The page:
I think I might be fashionable for just a minute. For once the zeitgeist and I are in step. ‘On trend’, as we say in magazines. It’s not because I have orange dining chairs or Leila Jeffrey’s oversized budgie on the wall, although guilty as charged on both counts. Nor is it the Robert Doble sketch, the dogs’ beloved Beni Ourain carpet, the Hoi An watercolours or the Bitossi vase. Let’s face it, if I was going to brag about my favourite things I’d at least choose some stuff that went together, that kind of matched. Right? But these are my raindrops on roses, my doorbells and sleigh bells and schnitzel with noodles. My favourite things, that clash with delicious disregard for anyone’s rules. It’s not having any one of these things that makes me so hot right now, it’s having them all together. I’m skirting around the word ‘eclectic’ because it’s conformist through over-use, but that’s what our home is. Muddled, mismatched and a little irreverent. Eclectic.
As an editor and a TV renovation judge, I’m often quizzed about my own home. People want to know how my kitchen drawers or my bathroom tiles shape up to the ones I rubbished on last night’s show, or if I embrace not one but all three ‘Spy’ trends in the latest issue. Am I aquatic and pop-art with a touch of bling? Do fashion editors wear every garment in the magazine? Of course not. They choose only what suits them, and so it must be at home. Between us, my partner and I share a century of hopes, dreams, sorrows, thoughts and memories. Our book shelves reveal my youthful flirtation with Buddhism, his with the masters of French cuisine, and our shared travels to India, Italy, France, Vietnam. And it wouldn’t take Sherlock Holmes to guess we love dogs, themselves no respecters of price, quality or value. But as every picture tells a story, so should every home. Like all trends, ‘eclectic’ will be fleeting, to be replaced by the next rigorous wave of whichever-ism. That’s how fashion works, and it’s fun. Where would magazines be, where would retail be, without it? But there comes a time when it’s as much fun to be off-trend, to realise the best ‘ism’ of all is individualism.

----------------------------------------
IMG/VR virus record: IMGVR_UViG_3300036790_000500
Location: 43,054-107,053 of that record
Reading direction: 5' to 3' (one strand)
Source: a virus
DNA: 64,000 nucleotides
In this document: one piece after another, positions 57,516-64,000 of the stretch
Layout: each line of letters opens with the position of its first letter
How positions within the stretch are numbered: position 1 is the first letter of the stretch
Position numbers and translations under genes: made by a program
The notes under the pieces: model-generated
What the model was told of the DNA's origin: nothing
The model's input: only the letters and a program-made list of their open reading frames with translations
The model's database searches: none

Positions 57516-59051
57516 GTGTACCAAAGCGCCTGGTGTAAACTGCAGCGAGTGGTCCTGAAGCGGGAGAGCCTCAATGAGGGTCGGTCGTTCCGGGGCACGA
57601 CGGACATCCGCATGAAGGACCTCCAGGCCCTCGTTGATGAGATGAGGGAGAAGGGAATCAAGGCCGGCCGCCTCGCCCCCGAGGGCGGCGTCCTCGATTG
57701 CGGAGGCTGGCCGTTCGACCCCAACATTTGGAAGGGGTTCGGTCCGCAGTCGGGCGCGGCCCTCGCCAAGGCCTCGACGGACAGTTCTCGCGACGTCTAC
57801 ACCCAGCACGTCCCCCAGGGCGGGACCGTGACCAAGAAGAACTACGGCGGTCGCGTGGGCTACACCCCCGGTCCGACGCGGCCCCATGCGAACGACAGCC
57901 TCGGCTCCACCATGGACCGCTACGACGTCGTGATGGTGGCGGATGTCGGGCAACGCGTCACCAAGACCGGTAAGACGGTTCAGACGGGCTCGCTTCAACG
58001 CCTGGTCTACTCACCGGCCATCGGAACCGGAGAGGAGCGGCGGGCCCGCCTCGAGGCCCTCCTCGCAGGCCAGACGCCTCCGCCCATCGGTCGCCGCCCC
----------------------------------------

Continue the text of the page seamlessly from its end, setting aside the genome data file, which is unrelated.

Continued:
Neale Whitaker is Editor-in-chief of Belle and a judge on Nine’s hit home renovation show .